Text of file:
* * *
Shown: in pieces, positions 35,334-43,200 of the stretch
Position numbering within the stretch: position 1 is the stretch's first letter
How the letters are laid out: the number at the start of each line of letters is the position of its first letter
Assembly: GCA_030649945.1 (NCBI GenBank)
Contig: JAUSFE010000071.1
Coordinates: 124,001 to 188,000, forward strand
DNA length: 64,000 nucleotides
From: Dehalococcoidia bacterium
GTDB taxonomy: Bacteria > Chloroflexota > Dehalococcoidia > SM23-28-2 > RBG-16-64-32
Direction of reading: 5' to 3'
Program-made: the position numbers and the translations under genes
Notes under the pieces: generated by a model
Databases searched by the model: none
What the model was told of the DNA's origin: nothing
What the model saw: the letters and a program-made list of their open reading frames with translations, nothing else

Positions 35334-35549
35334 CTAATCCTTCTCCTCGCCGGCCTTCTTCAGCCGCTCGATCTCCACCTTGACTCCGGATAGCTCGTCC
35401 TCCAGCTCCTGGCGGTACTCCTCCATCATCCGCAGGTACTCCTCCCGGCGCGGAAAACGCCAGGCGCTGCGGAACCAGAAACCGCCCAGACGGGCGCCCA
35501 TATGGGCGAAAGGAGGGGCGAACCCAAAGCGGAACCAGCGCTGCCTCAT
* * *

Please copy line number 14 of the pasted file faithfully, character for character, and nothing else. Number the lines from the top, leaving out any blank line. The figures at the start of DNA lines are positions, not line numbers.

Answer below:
What the model was told of the DNA's origin: nothing